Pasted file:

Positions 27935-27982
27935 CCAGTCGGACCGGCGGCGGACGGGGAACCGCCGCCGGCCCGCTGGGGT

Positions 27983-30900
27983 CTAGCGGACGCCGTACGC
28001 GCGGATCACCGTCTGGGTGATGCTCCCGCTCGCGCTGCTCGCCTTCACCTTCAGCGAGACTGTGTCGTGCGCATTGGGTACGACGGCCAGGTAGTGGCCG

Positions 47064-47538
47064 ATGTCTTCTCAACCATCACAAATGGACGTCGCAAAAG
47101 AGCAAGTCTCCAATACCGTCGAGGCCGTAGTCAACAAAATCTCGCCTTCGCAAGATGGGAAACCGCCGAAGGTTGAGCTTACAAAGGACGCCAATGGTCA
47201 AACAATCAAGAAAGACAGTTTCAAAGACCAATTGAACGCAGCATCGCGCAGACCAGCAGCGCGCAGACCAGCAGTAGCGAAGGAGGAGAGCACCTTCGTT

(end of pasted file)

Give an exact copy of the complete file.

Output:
Positions 27935-27982
27935 CCAGTCGGACCGGCGGCGGACGGGGAACCGCCGCCGGCCCGCTGGGGT

Positions 27983-30900
27983 CTAGCGGACGCCGTACGC
28001 GCGGATCACCGTCTGGGTGATGCTCCCGCTCGCGCTGCTCGCCTTCACCTTCAGCGAGACTGTGTCGTGCGCATTGGGTACGACGGCCAGGTAGTGGCCG

Positions 47064-47538
47064 ATGTCTTCTCAACCATCACAAATGGACGTCGCAAAAG
47101 AGCAAGTCTCCAATACCGTCGAGGCCGTAGTCAACAAAATCTCGCCTTCGCAAGATGGGAAACCGCCGAAGGTTGAGCTTACAAAGGACGCCAATGGTCA
47201 AACAATCAAGAAAGACAGTTTCAAAGACCAATTGAACGCAGCATCGCGCAGACCAGCAGCGCGCAGACCAGCAGTAGCGAAGGAGGAGAGCACCTTCGTT